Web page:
Role Models is filmmaker John Waters's self-portrait told through intimate profiles of favorite personalities---some famous, some unknown, some criminal, some surprisingly middle-of-the-road. From Esther Martin, owner of the scariest bar in Baltimore, to the American playwright Tennessee Williams; from the atheist leader Madalyn Murray O'Hair to the insane martyr Saint Catherine of Siena; from the English novelist Denton Welch to the timelessly appealing singer Johnny Mathis---these are the extreme figures who helped the author form his own brand of neurotic happiness. Role Models is a personal invitation into one of the most unique, perverse, and hilarious artistic minds of our time.
©2010 John Waters (P)2010 Tantor
"Waters delivers a worthy tribute to his personal pantheon of artistic icons. An impressive, heartfelt collection by a true American iconoclast." (Kirkus)
I like reading, roller derby, creepy things and art.
YES! I will probably put this on my yearly listening rotation along with, "This is How" and "Valley of the Dolls"
John's own view is the best. How he sees art, and people is truly amazing.
Laugh... I loved everything
I enjoyed them both, but the added experience of hearing Waters read his pieces—he's a great performer in this audiobook—gives the audio the edge. I enjoyed hearing his tone of voice and inflection and the tempo of his readings at various points and how he approached the variety of topics his essays cover.
Where he describes an interview with Little Richard that goes a little bit off the rails.
The essay on former "Manson Girl" Leslie Van Houten, whom Waters befriended while she was in prison and with whom he maintains a decades-long friendship, is difficult and moving as he describes his feeling that she has paid her debt to society and should be freed while still acknowledging the horror of her crimes. He's serious and thoughtful and while yes, there are funny parts even in this essay, he isn't flippant. A difficult and thought-provoking piece.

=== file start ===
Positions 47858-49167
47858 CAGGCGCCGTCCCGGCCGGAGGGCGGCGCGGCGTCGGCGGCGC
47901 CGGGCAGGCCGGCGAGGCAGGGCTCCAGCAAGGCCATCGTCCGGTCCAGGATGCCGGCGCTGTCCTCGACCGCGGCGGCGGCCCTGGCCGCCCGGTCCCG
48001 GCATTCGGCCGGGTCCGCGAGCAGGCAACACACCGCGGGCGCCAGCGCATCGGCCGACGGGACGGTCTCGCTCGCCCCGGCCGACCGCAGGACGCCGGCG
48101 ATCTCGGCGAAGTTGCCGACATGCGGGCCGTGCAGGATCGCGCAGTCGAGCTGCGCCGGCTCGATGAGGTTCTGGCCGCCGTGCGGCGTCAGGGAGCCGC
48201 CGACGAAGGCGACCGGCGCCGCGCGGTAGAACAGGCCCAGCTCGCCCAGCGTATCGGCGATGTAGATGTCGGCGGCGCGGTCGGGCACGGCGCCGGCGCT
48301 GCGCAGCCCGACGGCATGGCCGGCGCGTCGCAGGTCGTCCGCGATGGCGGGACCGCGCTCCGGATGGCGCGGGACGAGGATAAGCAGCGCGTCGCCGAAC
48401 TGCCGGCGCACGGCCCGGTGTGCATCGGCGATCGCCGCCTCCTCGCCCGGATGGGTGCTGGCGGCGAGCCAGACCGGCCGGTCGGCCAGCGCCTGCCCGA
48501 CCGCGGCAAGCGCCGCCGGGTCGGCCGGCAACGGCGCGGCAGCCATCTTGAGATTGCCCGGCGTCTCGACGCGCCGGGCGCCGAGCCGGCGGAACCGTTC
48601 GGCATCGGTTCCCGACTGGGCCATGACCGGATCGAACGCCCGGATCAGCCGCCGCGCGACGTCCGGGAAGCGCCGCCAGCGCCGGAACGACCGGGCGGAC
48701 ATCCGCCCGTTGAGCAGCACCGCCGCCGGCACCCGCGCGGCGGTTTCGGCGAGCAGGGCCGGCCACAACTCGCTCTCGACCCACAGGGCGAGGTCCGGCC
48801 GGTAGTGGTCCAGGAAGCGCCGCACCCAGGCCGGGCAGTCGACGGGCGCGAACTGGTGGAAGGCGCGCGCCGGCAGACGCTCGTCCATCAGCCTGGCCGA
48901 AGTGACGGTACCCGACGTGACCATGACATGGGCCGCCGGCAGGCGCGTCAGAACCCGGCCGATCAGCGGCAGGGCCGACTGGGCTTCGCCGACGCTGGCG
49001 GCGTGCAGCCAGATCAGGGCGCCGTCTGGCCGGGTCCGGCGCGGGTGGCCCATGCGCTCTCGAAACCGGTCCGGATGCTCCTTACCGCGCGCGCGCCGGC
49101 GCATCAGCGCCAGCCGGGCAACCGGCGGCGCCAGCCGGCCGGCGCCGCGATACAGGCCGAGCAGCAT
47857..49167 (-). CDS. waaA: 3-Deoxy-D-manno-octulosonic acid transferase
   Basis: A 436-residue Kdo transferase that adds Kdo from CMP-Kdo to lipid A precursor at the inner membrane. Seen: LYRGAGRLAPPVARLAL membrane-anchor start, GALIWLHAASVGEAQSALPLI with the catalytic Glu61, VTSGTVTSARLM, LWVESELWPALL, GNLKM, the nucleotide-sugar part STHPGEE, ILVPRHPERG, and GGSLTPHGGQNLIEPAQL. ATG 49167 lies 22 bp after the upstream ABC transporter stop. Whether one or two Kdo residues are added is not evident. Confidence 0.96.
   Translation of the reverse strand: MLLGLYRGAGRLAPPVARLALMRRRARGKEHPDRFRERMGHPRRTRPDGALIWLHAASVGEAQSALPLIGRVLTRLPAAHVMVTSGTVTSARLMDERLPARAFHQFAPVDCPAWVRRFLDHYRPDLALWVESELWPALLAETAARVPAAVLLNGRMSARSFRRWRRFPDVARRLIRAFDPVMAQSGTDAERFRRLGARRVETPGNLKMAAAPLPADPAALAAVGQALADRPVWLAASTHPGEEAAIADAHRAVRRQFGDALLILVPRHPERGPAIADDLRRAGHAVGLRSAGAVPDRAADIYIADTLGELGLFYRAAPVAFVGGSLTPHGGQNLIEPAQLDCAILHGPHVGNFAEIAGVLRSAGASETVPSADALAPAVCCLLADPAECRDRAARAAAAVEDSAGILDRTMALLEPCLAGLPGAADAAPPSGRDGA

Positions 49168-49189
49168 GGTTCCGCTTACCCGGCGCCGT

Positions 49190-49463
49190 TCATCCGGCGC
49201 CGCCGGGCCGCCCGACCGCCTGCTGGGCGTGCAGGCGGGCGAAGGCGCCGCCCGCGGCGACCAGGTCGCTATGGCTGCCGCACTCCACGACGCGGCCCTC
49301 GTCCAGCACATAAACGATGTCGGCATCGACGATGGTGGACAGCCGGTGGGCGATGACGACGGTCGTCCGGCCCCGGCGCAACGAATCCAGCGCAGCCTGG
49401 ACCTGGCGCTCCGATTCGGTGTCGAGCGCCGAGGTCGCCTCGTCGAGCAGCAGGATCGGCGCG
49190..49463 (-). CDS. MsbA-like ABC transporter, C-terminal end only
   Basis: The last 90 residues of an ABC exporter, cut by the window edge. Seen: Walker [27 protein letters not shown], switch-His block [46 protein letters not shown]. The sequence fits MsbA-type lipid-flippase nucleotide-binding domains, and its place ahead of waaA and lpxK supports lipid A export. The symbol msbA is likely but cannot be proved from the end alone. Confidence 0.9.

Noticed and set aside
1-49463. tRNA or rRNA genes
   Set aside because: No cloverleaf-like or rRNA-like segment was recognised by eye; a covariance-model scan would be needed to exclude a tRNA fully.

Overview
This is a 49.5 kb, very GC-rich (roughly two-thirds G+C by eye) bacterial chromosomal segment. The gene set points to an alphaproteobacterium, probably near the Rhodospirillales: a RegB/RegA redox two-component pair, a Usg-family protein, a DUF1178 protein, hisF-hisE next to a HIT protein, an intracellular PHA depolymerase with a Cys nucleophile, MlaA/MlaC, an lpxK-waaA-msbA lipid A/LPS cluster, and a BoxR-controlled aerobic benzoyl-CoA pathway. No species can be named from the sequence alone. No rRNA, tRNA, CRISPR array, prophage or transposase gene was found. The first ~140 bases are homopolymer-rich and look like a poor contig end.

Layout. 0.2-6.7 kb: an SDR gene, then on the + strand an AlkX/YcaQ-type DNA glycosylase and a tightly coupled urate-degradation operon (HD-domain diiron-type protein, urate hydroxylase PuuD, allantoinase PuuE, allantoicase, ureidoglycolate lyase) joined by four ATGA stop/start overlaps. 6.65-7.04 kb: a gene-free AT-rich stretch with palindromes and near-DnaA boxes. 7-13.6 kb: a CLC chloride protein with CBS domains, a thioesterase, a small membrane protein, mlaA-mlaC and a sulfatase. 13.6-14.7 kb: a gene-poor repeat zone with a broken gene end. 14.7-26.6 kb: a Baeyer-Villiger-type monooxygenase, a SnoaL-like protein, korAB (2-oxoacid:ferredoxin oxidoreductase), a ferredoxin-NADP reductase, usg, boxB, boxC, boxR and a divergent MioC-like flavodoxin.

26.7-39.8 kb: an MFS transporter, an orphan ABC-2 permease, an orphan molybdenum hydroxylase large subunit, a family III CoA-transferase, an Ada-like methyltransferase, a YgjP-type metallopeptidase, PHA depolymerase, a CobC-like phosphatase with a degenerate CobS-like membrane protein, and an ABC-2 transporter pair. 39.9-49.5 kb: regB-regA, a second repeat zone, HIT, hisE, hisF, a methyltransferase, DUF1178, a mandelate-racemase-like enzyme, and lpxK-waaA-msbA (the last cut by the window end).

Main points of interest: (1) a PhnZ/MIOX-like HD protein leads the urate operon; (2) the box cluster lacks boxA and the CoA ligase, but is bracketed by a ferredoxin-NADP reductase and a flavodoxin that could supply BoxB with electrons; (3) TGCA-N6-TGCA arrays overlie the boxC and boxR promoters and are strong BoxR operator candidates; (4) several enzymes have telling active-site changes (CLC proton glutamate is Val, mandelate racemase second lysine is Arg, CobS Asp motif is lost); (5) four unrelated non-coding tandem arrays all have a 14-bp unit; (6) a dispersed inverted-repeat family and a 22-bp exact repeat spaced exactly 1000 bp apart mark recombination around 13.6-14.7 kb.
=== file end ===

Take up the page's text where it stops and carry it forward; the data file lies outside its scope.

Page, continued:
Just know that this book swings back and forth from "Hairspray"-type fun to "Pink Flamingoes"-type explicit grossness. Unless the latter doesn't bother you at all, you won't emerge unscathed ;)
I adore John Water's unique vision of life, eclectic references from stage, screen, music, and pop culture, and his good-natured, down-to-earth honesty. Whether talking of his love for Comme des Garçons or his realistic and measured defense of Leslie Van Houten, Waters delivers insights that are original, heartfelt, and intelligent.
He has the references of Greil Marcus without any of the pretension, and his discussions of fame are so human, they seem really unique to me.
I have never heard him read an audiobook, but I've seen him live, and he's a brilliant performer (as well as director.) He's simply a star, but in the most human way possible. I love him!
Yes, but at over 7 hours, I listened in two hour or so chunks.
This is a fantastic reflection on idols, admiration, and human attraction--John Waters does it again!
Certainly one of, if not the best audiobook I've heard.
Like a final call to prayer, Waters' last chapter describes his aspirations to move beyond his status of a cult filmmaker and become a cult leader, and take you with him. Hilarious, detailed, dirty and, at times, an exercise in religious and Waters history with surprising crossovers.
Waters is as much a performer as he is a writer and filmmaker. His unmistakable voice carries his individual brand of bad taste off the page and on to the stage without sounding contrived. The respect and adoration Waters affords his subjects is evident throughout this biographic homage, and is only further highlighted by the kindness that shines through his reading and pokes between the trashy references.
If you're a fan of Waters' films or previous books, you'll be pleased to hear there is very little crossover in terms of content. If you're new to the world of John Waters you'll be in for a treat.
Role Models also serves as a springboard from which to dive into an underground world of trash and treasure, most particularly via Waters' list of 'books you should read to live a happy life if something is basically the matter with you'. Waters' is a prolific reader and a cultural scavenger, sifting through the mounds of cultural detritus to find the brilliantly misshapen jewels scattered throughout, and he's not afraid to share them.
I don't know what I was thinking when I purchased this. Do I care whether he rambles on about John Travolita's sexual preference? No. The first chapter turned me off with its is he or isn't he dialogue. I did find other parts interesting, but really, the book doesn't have any value for this reader.
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